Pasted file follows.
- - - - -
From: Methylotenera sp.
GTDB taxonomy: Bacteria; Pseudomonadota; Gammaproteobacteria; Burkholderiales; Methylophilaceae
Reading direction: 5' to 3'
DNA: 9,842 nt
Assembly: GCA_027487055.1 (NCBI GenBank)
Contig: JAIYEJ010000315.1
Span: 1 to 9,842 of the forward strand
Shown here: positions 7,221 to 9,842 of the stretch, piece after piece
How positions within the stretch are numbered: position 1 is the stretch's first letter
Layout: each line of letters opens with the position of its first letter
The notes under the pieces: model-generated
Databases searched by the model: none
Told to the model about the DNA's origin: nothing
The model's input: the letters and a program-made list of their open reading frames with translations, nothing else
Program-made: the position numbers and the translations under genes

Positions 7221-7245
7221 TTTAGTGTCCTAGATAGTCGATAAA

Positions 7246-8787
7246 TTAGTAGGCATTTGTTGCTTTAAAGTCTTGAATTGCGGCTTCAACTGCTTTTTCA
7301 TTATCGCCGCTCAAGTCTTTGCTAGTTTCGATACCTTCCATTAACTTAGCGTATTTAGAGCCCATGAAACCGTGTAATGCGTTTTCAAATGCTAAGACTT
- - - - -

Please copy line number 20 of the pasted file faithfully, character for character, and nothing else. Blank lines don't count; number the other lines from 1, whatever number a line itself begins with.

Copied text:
7301 TTATCGCCGCTCAAGTCTTTGCTAGTTTCGATACCTTCCATTAACTTAGCGTATTTAGAGCCCATGAAACCGTGTAATGCGTTTTCAAATGCTAAGACTT